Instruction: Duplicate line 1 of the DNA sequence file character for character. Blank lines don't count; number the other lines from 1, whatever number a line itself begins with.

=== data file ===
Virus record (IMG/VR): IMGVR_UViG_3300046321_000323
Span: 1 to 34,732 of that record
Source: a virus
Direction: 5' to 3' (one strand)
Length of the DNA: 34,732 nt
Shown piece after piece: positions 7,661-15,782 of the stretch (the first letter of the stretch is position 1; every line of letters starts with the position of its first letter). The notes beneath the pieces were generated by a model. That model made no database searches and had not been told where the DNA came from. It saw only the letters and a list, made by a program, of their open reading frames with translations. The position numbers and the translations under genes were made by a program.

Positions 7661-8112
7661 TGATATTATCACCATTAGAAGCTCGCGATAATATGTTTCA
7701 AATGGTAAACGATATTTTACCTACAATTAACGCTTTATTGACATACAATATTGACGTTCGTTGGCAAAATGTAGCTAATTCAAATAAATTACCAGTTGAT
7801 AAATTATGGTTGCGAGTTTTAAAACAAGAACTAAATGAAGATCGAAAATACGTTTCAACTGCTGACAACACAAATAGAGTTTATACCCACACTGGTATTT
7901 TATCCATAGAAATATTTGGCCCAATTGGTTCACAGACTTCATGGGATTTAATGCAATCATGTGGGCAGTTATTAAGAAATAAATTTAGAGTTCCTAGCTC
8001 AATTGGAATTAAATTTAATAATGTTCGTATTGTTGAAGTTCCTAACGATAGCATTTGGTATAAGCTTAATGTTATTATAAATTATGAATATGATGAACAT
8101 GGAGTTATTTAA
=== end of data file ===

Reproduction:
Virus record (IMG/VR): IMGVR_UViG_3300046321_000323